Dance de Los Voladores
Dance de Los Voladores
By Malcolm Callister
On most days in Tlaquepaque, you can see the dance of Los Valadores, the dance of the Flying men who perform the Sundance. This dance is a call to the sun and the earth, a plea for fertility. Four flying men lunch themselves backward from the top of their 25-meter pole.
The Distant Sound of a Flute
Linda and I were in Tlaquepaque sightseeing and shopping for colorful Mexican treasures that would not fit into our Travel Trailer. Then on the crowded pedestrian-only streets at the heart of the shopping district, we heard a flute being played. The high-pitched notes carry over the sounds of happy conversations that are all about you, and even penetrates the music of the wandering mariachi bands. The high-pitched hypnotic tone is played for the Dance de Los Valadores. It is a mesmerizing sound that draws you towards it.
Suddenly the crowd’s part, you see them
Five or six men in vibrant colored clothing heads bowed in a state of prayer as they dance around a twenty-five-meter-tall pole. Then just one man at a time the spiritual leader guides four flyers to the platform on the top of the pole. Their leader has the flute and a drum, he stands on the top of the pole, he turns slowly making sacred supplications to the sun god. These men are not acting they believe in the ancient need to fly. Wearing their traditional clothing they mimic the colorful birds of the tropical forest.
The Sundance has been performed by indigenous people from the area of Veracruz on the Central Gulf Coast of Mexico from before the arrival of the Spanish Conquistadors. This is an ancient fertility ceremony. The spiritual guide makes invocations to the spirits before the flying men bring with them the sun, rain, and fertility to the ground. They fly, tethered by a slowly unwinding rope in ever increasing circles like hawks on an inverse thermal, they spiral symbolically thirteen times towards the ground.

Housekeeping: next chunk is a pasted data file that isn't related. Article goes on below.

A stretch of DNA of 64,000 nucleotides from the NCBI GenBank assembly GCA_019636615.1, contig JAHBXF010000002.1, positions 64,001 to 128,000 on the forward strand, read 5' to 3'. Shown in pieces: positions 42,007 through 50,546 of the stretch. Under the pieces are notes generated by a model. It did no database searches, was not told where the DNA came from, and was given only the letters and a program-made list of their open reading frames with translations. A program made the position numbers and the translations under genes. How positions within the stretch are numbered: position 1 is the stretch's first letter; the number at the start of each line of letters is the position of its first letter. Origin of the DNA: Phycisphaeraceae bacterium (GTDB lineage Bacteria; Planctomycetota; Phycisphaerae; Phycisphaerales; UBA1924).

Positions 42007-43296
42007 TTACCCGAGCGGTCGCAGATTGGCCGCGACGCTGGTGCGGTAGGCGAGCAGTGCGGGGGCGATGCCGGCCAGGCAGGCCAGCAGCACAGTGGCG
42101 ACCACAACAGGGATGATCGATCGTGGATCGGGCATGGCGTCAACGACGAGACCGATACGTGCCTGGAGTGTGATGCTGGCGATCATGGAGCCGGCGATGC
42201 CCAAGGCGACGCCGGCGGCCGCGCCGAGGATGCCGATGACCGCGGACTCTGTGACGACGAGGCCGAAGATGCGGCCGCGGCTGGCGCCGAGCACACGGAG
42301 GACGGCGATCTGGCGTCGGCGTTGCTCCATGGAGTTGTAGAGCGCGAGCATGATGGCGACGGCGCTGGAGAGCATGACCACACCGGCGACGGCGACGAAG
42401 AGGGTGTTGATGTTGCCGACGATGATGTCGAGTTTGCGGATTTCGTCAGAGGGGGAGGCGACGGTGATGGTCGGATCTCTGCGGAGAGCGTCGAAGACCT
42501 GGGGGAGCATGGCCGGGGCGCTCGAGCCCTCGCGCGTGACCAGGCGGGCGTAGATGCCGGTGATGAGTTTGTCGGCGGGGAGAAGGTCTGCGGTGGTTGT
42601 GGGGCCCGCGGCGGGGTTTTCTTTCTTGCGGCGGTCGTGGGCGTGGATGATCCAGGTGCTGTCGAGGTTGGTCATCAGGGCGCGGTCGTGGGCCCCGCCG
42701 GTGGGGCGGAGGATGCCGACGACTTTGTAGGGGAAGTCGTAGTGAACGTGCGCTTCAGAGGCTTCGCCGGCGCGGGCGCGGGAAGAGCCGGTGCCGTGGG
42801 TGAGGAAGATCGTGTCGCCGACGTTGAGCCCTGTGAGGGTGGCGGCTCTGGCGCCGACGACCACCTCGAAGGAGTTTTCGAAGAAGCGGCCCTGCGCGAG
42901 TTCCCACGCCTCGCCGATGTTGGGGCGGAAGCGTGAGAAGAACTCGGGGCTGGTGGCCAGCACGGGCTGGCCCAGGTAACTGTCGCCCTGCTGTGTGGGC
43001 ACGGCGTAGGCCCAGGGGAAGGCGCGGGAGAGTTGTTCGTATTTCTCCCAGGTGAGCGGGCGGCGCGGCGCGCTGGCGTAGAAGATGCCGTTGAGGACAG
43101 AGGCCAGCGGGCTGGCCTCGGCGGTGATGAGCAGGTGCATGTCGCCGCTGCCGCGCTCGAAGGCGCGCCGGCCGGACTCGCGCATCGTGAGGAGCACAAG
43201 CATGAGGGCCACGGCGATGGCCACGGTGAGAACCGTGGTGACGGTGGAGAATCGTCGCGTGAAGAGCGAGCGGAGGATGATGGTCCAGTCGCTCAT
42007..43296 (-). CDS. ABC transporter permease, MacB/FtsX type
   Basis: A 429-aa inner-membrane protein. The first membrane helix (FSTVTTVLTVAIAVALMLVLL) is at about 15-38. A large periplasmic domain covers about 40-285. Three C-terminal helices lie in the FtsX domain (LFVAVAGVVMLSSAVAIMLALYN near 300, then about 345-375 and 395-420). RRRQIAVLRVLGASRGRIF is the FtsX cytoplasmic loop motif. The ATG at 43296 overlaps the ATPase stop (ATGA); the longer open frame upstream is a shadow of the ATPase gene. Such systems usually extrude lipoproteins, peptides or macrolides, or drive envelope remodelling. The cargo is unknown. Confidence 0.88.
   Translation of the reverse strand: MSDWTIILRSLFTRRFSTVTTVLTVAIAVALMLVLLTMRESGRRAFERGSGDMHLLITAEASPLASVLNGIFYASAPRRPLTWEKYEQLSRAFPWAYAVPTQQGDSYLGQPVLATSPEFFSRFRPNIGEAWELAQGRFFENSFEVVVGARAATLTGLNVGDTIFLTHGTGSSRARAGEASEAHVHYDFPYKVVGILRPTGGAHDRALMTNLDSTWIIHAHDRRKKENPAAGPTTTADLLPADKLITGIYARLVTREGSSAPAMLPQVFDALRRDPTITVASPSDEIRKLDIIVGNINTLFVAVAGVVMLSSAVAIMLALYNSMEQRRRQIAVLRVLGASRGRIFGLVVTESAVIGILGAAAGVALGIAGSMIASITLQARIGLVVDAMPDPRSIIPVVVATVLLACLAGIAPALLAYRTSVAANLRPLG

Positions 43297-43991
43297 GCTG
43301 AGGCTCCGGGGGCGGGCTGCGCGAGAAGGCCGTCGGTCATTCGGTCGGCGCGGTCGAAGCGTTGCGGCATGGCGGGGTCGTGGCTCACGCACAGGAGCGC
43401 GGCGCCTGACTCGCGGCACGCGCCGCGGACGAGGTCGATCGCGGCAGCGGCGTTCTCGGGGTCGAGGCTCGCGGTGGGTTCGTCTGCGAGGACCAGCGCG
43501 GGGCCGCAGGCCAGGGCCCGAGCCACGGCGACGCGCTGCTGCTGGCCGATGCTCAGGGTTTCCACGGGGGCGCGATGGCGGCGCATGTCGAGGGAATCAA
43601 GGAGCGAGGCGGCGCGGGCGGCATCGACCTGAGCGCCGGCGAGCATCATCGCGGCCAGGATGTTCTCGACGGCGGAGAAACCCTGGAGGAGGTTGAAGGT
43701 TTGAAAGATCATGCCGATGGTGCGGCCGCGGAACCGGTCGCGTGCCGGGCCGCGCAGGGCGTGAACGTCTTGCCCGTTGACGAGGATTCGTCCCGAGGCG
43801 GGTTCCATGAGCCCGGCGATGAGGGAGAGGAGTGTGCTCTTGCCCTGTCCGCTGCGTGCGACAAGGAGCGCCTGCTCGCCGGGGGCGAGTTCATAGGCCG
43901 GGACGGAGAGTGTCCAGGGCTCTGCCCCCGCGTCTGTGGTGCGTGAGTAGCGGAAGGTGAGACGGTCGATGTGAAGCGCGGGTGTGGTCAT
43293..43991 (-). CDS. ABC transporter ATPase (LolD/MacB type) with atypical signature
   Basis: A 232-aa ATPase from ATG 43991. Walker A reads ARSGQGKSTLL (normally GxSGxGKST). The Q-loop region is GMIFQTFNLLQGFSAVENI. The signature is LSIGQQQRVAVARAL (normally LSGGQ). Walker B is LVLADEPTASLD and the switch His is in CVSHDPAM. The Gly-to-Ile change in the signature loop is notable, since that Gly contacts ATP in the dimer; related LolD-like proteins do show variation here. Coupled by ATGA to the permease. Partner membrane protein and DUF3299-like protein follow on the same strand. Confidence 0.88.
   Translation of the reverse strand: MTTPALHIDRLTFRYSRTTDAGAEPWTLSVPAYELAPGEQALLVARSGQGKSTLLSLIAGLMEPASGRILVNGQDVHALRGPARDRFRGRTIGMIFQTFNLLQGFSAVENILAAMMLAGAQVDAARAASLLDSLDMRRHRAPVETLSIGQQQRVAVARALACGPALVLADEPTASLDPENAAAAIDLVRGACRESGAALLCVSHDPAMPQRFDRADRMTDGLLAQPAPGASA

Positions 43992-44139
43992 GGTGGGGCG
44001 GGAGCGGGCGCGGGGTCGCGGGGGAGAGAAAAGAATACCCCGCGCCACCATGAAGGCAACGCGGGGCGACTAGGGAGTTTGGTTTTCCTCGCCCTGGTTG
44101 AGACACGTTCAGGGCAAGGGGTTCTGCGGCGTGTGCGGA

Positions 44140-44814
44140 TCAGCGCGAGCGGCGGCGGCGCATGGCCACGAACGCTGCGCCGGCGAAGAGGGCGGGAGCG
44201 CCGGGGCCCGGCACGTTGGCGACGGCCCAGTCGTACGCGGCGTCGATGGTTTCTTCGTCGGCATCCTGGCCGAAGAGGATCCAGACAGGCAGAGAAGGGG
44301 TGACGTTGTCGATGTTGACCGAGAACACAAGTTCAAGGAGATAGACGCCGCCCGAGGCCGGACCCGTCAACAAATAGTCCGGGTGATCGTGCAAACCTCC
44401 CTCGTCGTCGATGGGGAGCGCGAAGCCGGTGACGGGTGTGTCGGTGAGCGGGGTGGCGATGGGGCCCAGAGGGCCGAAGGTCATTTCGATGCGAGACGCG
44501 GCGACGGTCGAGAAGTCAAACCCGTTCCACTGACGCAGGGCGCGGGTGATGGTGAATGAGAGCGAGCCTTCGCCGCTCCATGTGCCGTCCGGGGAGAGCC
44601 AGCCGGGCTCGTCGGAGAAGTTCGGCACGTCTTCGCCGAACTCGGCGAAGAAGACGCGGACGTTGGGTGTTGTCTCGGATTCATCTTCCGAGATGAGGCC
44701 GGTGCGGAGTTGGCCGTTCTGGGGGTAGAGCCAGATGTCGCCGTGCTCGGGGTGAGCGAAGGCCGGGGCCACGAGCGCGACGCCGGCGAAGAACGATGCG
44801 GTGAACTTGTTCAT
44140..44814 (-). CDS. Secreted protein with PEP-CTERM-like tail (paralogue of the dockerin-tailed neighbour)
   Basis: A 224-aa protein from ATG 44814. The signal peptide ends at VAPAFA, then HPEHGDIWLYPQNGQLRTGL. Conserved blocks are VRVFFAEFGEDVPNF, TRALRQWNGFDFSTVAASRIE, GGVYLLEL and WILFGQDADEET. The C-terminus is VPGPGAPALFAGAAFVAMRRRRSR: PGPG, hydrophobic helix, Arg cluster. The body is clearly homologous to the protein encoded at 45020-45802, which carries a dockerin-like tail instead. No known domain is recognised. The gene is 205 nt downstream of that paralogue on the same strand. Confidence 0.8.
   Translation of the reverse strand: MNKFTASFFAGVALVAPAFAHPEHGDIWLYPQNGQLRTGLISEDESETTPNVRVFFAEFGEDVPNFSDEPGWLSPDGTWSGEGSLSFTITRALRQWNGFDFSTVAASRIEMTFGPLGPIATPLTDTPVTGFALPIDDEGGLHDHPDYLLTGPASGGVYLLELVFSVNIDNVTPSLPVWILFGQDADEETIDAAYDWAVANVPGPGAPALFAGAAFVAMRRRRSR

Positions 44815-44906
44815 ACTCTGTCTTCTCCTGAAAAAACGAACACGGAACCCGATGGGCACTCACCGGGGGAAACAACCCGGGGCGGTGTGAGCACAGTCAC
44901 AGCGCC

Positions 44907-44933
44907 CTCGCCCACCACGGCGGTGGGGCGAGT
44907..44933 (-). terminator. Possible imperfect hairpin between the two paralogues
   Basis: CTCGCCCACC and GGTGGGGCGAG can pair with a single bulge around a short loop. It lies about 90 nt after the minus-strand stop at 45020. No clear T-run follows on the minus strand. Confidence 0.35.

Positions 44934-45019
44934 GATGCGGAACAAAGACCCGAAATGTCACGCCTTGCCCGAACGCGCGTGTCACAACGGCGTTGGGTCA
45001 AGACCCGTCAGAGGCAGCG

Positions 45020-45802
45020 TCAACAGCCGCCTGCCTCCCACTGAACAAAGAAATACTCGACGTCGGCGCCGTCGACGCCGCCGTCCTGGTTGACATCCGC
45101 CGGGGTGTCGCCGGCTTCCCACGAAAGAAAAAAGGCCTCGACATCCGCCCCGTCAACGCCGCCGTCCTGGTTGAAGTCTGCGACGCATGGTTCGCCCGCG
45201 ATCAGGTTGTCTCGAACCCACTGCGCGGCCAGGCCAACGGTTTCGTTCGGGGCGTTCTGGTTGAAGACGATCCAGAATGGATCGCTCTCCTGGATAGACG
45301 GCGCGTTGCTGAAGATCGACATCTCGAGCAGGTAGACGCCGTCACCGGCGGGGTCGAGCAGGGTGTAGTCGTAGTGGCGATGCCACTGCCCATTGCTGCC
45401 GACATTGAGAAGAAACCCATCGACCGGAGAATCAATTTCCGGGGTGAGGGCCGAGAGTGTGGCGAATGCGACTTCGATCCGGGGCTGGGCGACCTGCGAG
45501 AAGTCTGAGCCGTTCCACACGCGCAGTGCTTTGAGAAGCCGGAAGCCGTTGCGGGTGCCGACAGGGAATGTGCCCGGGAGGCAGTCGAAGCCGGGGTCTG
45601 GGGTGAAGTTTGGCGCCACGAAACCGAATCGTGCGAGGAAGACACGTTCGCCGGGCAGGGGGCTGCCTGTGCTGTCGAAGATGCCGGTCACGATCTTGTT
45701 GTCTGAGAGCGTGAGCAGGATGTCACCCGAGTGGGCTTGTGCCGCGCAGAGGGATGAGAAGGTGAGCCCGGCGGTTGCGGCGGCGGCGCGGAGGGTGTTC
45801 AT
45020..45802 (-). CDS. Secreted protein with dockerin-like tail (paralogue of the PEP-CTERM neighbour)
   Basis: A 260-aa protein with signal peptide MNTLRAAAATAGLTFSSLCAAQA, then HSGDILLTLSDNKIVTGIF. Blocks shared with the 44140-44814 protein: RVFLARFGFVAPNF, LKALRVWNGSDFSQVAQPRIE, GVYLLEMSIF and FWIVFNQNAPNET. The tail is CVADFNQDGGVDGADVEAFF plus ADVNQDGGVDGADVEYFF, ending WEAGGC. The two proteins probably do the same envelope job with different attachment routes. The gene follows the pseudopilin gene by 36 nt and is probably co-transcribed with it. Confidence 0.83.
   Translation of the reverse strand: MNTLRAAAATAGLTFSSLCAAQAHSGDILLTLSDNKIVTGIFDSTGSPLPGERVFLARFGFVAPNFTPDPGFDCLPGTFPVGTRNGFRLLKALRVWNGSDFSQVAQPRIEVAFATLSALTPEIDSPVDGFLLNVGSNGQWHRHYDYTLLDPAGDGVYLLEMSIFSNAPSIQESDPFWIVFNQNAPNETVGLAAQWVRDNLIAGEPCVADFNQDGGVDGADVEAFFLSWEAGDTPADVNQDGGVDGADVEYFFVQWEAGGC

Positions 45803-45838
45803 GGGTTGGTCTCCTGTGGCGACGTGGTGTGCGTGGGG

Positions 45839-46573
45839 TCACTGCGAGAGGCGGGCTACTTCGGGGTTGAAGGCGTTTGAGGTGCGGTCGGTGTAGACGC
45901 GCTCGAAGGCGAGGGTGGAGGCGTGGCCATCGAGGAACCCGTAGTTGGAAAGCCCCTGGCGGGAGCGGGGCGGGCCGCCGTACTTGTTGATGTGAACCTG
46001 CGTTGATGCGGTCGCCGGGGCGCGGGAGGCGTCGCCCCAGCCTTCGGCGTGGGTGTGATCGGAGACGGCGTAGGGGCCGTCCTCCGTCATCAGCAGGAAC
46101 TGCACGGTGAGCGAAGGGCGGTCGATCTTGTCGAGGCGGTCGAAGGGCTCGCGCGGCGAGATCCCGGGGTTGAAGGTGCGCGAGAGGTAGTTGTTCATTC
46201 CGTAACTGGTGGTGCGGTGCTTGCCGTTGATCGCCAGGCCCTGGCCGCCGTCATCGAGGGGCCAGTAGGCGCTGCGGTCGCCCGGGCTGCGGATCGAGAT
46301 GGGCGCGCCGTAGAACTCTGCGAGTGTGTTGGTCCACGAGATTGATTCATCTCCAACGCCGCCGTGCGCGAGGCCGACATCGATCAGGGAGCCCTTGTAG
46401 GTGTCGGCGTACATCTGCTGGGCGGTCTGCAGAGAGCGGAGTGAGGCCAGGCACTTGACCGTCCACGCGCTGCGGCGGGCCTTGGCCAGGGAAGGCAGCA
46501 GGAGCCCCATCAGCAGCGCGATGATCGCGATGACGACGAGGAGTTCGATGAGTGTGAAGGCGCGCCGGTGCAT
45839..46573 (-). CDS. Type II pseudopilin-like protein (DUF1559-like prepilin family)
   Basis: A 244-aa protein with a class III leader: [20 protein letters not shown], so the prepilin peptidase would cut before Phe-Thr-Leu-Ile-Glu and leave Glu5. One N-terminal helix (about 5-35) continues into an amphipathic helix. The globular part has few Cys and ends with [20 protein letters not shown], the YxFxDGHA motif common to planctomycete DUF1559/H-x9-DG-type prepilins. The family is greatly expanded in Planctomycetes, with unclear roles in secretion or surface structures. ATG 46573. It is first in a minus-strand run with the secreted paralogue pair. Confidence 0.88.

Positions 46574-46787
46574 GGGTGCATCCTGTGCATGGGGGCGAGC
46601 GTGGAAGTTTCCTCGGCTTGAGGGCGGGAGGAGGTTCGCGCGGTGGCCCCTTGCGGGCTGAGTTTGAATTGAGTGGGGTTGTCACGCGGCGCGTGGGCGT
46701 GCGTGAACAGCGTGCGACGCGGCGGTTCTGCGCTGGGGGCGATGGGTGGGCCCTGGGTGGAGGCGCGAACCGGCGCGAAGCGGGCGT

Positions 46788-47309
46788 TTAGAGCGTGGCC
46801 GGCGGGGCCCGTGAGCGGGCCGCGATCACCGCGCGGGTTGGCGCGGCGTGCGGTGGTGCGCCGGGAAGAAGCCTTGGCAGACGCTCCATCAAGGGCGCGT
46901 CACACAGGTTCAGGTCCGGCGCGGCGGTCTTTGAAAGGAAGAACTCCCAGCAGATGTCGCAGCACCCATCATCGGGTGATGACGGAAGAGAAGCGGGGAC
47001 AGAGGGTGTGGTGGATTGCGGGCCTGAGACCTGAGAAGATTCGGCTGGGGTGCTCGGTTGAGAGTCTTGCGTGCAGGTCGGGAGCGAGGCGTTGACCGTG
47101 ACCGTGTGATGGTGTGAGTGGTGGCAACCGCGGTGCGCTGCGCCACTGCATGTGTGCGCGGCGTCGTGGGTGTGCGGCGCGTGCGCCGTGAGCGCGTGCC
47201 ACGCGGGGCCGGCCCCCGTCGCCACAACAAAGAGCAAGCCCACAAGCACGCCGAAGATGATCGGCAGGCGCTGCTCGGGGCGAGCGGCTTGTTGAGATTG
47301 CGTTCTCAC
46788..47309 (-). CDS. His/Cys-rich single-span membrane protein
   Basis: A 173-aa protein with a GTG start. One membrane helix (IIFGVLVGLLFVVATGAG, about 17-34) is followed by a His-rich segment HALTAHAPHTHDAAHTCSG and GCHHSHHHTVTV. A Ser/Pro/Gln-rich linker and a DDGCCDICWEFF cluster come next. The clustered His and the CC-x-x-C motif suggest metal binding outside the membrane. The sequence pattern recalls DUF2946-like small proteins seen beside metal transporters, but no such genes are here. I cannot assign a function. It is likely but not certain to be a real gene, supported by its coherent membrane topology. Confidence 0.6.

Once on the ground, the dancers mingle with the crowds collecting donations. One of the flyers, Miguel told me in broken English;
“This dance is an honor to perform. It is a tradition of our culture, passed from Grandfather to Grandson.”
I am grandfather, I don’t like hieghts, I belong to a different culture. Linda and I are enjoying our RV Lifestyle, our three-year Adventure in Mexico, by RV. We are getting to know the people and their cultures, we learn a little of the heights that people will go to the maintain their view of life.
M&L Tip for the week.
When your GPS tells you to turn left, beware the gods of the Mexican road system may have made it physically or legally impossible. Relax, turn right, a “Retorno” will be provided within the next few kilometers for you in your rig to simply perform a U-Turn!!! Don’t try this at Night.